Following the same principle, when the lower qualification is a passport to the higher qualification (e.g. where a bachelor's degree is a requirement for doing a master's degree) or the credit for a lower award (such as a Certificate or Diploma of Higher Education) is not wholly incorporated into a higher award, lower qualifications may be included. For example, credit for a Certificate of Higher Education can be used to exempt the holder from some of the requirements of a bachelor's degree and in such a case it would be wrong to list one's qualification as "Jane Smith, CertHE BSc". However, if one did not apply some of the credit for one's CertHE to obtaining one's bachelor's degree, it would be acceptable to list both qualifications.
Where two discrete qualifications with the same name have been obtained (for example an Oxbridge MA and a postgraduate MA from another university), this is usually indicated by using the abbreviations of the awarding body, e.g. "Jane Smith MA (Oxf & Lond)".
Examples of post-nominal letters:
- A King or Queen of the United Kingdom is entitled to use the post-nominal R.
- A Knight Commander of the Order of the British Empire is authorised to use the post-nominal KBE.
- A Fellow of the Royal Society of Arts is authorised to use the post-nominal FRSA.
- A Fellow of the American Institute of Architects is authorised to use the post-nominal FAIA.
- An elected Fellow of the Royal Society of Edinburgh is authorised to use the post-nominal FRSE.
- A Doctor of Philosophy is authorised to use the post-nominal PhD (or, in some cases, DPhil).
- A Franciscan friar (the Order of Friars Minor) uses the post-nominal OFM and a Jesuit (Society of Jesus) uses SJ; a Dominican uses OP (from Order of Preachers); most other Catholic religious institutes have specific post-nominal letters.
- A professional municipal manager or administrator who has been designated as a "Credentialed Manager" by the International City/County Management Association is authorised to use the post-nominal ICMA-CM.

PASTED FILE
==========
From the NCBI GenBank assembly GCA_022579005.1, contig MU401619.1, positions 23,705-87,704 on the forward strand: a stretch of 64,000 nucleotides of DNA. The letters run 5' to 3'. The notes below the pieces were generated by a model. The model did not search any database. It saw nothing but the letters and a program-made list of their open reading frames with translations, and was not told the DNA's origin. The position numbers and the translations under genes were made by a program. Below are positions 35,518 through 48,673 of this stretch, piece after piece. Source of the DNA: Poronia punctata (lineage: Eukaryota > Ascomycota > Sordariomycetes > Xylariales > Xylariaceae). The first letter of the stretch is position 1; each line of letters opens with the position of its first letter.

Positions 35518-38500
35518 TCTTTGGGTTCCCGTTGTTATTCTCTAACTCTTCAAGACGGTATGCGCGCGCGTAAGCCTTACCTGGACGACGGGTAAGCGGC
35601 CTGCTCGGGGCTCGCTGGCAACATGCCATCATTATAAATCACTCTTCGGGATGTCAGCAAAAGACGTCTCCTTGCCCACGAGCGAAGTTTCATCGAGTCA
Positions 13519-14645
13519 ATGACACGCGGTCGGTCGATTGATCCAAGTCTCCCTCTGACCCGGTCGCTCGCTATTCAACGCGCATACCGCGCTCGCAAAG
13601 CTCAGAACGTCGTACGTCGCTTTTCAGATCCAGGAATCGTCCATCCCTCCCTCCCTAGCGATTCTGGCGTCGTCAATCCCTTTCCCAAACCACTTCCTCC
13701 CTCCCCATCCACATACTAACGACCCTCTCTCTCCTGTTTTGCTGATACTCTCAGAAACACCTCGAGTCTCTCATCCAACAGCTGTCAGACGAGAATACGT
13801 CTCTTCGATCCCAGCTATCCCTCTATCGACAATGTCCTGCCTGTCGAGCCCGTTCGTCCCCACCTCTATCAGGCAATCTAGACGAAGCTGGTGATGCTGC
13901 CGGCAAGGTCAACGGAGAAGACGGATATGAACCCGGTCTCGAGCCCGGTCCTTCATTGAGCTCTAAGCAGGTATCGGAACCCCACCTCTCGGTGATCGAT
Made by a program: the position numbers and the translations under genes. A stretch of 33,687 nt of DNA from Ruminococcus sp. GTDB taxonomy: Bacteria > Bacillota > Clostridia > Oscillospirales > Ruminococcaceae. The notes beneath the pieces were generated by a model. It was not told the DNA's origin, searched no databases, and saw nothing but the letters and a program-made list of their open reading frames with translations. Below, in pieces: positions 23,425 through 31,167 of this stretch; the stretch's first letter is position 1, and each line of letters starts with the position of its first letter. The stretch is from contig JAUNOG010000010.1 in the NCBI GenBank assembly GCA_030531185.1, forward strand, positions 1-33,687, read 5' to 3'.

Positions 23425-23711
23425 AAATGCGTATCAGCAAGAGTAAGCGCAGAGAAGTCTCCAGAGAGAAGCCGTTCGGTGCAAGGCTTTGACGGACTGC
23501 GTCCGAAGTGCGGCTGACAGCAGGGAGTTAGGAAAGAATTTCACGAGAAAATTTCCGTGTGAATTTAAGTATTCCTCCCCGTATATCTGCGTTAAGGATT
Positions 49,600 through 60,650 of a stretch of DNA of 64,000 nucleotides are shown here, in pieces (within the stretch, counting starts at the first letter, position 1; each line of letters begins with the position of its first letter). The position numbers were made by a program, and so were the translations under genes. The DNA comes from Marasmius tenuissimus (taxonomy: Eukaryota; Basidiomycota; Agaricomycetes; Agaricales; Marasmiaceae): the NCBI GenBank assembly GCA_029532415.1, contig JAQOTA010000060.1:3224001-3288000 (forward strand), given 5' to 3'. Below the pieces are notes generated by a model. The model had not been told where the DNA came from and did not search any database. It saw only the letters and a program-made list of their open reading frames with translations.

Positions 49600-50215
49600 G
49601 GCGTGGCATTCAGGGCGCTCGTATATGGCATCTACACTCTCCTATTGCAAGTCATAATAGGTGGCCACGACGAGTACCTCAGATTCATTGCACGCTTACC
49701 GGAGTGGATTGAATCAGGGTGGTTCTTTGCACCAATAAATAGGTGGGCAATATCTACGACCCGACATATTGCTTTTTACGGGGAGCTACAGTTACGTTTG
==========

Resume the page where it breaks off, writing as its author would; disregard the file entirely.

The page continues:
- A Member of the British Association of Social Workers uses the post-nominal MBASW.
- Graduates from British universities may add post-nominal letters, usually in parentheses, after those indicating their degree to show which university granted the degree. For example, a graduate of the Open University can use (Open), University of St Andrews (St And), Queen's University (SQ), Durham University (Dunelm), University of Exeter (Exon), University of Newcastle upon Tyne (N'cle), University of Aberdeen (Aberd), Cranfield University (Cran), University of London (Lond), University of Winchester (Winton), University of Cambridge (Cantab), Royal Agricultural College (MRAC), and University of Oxford (Oxon), University of Dublin (U. Dubl.) For example, John Smith BA (Cantab) or Peter Pan BSc (Open). In the United States, one may indicate one's major field in parentheses (e.g., PhD (Astrophysics)), but this is rarely seen except on resumes or applications for employment.
- List of post-nominal letters
- Orders, decorations, and medals of the United Kingdom
- Pre-nominal letters
- Privy Council of the United Kingdom
- Hickey, Robert. "Forms of Address". Honor & Respect. The Protocol School of Washington. Retrieved 5 March 2012.
- "Honours and Decorations". Ministry of Justice (UK). 2009-03-14. Archived from the original
|url=(help) on 2011-02-04. Retrieved 2012-06-04.
- "Oxford University Calendar: Notes on style". University of Oxford Gazette. 2012-11-22. Retrieved 2013-05-14.
- University of Chicago Press Staff (2010). The Chicago Manual of Style (16th Edition). University of Chicago Press. ISBN 0-226-10420-6.